When Louis Tinucci, Sr. purchased Duke's Cafe in Inver Grove in 1946, he began a family tradition of food and hospitality. In 1958, his son, Louis Jr., became the owner of the Dairy Way Drive-In in Newport—which stood on the same site as the present-day Tinucci's restaurant.
A fire destroyed the building in 1974. But rather than trying to duct tape the ashes back together, Louis Jr. and his family saw it as an opportunity to rebuild and expand. Now, having undergone several additional expansions since, the business operates under a third generation of Tinuccis. It also carries the tradition began by Louis Sr. some 60 years ago in the form of hearty chicken dinners and a popular Saturday night prime rib buffet.
The menu at Café Cravings, sister restaurant to Cravings Wine Bar & Grille, is in essence an encyclopedia of classic American cuisine. There are the sandwiches, which run the gamut from crisp BLTs and triple-decker clubs to the sizzling, strawberry-kissed Monte Cristo. There are the soups, which fill sourdough bread bowls, and the rotating selection of quiches. But most impressive has to be the breakfast. The 25-strong selection is served all day, ensuring that even those who wake up late or have their watch on backward get a bite of fluffy, ham-stuffed Denver omelets and apple-walnut pancakes topped with maple butter.
The eight-page dessert menu is no slouch either. Those who call ahead get their pick of whole cakes, tarts, cobblers, pies, cheesecakes, and other sugar-laden delicacies, which they can pick up inside or at the convenient drive-through window.
At Deleo Bros. Pizza, cooks create every pie as a work of art. They start with fresh-made dough rolled into a circle, which they top with one of five sauces, including marinara and garlic sauce made from scratch. They then scatter the customer's choice of toppings across the surface, selected from 17 vegetables and 16 meats, ranging from pepperoni to smoked oysters. The kitchen experts then top the creation with one of seven cheeses and bake it until crispy.
The team offers more entertainment than simply eating New York?style pies, though. They also maintain a retro arcade where every machine is still just 25 cents to play. Kids can experience classic games such as Mrs. Pac-Man and Donkey Kong alongside their parents, who might recall the times when the Pac-Mans were not yet wedded and lived in modest studio apartment-arcades.
Smashburger isn't just the name?it's the way chefs, otherwise known as Burger Smashers, cook every burger. First, they form never-frozen, 100% Certified Angus Beef into a giant meatball. Then they season it, place it on a butter-glazed grill, and smash it into a patty. The process caramelizes the beef, locking in flavor while keeping the meat juicy and tender. Each slab is then sandwiched in an artisan bun and is turned into one of an array of standard burgers or locally inspired specialties unique to each market.
This handcrafting approach typifies everything else the restaurant does, from blending handspun shakes to hand painting Smashburger's logo onto every beverage cup. Letting its food stand for itself and relying mostly on word of mouth for advertising, the Smashburger franchise expanded from one restaurant in 2007 to 220 today, with its swift growth from zero to 100 stores making it one of the nation's fastest-growing restaurant companies. This rapid development even caught the attention of Forbes and Inc. along the way.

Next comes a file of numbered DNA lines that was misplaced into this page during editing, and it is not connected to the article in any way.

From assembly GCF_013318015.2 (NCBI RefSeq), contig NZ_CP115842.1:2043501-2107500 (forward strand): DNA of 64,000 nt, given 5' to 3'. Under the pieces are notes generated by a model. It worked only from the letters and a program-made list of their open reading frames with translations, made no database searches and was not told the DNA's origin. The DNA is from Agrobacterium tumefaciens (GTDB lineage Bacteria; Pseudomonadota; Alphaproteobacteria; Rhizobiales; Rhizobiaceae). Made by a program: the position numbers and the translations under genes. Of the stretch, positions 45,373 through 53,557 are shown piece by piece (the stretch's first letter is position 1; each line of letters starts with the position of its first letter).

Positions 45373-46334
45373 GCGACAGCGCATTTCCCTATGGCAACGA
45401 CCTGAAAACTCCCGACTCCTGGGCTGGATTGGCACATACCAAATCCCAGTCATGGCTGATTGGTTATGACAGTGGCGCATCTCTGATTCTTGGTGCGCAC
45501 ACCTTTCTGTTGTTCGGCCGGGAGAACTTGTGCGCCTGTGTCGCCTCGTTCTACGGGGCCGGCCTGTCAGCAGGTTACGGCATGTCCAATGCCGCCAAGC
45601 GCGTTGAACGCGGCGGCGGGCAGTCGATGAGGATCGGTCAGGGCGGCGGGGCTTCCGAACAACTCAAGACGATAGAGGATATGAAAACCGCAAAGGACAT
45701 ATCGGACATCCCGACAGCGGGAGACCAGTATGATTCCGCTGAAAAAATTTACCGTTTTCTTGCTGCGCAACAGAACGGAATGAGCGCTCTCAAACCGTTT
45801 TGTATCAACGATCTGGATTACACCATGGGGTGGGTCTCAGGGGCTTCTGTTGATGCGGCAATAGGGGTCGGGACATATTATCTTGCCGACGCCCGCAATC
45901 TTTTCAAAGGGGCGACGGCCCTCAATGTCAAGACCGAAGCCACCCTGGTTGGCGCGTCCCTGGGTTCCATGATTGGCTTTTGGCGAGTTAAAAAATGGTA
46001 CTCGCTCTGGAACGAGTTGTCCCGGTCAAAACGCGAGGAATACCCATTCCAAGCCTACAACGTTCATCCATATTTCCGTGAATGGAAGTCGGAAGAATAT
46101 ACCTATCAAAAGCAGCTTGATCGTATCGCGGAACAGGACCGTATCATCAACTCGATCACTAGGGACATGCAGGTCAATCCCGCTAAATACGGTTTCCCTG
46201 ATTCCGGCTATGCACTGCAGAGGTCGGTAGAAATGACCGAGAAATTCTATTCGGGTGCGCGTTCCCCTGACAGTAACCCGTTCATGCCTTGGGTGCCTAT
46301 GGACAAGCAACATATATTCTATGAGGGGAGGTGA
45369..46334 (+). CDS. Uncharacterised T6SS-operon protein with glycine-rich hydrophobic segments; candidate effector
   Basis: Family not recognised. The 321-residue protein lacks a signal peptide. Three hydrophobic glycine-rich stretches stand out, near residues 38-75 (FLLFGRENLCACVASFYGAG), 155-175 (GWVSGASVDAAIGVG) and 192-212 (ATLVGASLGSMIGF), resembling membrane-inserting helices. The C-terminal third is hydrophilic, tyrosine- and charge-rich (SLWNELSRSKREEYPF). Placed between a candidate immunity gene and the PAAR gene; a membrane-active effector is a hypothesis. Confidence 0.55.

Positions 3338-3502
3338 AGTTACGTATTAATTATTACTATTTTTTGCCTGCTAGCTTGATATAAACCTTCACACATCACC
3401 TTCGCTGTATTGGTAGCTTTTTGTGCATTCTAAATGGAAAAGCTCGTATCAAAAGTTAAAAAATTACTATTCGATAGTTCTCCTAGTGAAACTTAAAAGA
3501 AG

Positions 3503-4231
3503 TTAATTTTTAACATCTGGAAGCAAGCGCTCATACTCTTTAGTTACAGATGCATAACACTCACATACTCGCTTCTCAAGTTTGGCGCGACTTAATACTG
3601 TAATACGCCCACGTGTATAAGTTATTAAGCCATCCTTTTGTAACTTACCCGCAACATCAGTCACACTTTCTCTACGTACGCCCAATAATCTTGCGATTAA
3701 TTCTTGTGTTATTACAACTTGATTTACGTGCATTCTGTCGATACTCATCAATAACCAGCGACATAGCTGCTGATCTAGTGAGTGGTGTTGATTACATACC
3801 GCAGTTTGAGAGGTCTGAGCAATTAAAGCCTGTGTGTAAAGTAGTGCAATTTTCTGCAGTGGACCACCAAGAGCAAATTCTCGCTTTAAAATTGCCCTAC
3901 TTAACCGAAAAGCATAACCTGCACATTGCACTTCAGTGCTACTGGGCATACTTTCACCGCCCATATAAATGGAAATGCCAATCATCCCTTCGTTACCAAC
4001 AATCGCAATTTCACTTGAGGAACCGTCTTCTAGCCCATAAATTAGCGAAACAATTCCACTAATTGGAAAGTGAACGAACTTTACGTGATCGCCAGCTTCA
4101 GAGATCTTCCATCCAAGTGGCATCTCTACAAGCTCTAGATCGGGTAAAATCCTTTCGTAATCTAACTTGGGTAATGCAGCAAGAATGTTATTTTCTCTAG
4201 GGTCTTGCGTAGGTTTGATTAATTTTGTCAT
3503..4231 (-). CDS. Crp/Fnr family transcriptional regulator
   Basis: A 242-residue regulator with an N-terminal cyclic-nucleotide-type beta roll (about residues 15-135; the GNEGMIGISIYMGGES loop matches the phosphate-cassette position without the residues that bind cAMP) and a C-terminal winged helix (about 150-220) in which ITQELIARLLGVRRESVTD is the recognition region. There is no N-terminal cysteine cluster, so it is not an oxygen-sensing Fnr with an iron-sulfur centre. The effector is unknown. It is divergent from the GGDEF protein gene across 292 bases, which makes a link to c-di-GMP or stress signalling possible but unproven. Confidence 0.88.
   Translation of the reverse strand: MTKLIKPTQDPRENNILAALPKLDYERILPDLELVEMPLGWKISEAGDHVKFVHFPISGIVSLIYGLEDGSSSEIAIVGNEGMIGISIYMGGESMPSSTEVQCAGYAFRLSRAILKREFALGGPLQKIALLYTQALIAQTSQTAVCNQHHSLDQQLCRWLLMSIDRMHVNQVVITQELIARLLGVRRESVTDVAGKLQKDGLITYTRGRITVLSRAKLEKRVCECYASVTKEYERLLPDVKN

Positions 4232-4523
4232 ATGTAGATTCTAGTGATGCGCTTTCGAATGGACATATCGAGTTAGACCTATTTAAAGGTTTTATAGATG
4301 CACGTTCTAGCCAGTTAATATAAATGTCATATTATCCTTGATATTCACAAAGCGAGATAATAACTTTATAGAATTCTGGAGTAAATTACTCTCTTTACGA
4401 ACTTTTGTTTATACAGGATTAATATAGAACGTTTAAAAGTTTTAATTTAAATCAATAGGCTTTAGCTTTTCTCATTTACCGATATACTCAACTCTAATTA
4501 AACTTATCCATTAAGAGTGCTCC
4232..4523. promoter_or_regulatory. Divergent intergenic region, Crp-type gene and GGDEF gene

Since 1986, Champps Americana's kitchen has sizzled with burgers and classic American dishes, satiating sports fans and families with a comfortable, welcoming atmosphere. Amid the sunlit dining room, diners at wooden tabletops have views of 25 TVs broadcasting sports games, competing with a cluster of arcade games for eyes' attention. Chefs cater to taste buds by plumping up pastas with chicken, shrimp, and vegetables and piling rolls with beef patties, barbecued pulled pork, and spicy buffalo chicken. Behind the bar, bartenders whip up specialty cocktails and margaritas and fill goblets with an expansive selection of draft beers and wine. The bar and grill draws guests with regular specials and events throughout the week, including daily happy hours, Thursday-night trivia, and Sunday brunch. Every Tuesday, the restaurant serves up free meals to children, as a magician saunters table to table, entertaining kids with tricks and balloon art, crafting replacement siblings on request.
A silvery wand dips into a carafe of fresh milk, which will be used to form the foam that tops a steamy cappuccino. The smell of freshly brewed Arabica beans wafts through the air, countered by the buttery aroma of a crepe cooking on a circular griddle. Serving up sandwiches at lunch as well as sweet and savory crepes for breakfast, the staffers at Brix Coffee offer visitors a taste of Europe without the unpleasant aftertaste caused by chewing on a map. After meals, the café's daily-made custard can be blended into shakes and smoothies or scooped into sundaes or waffle cones.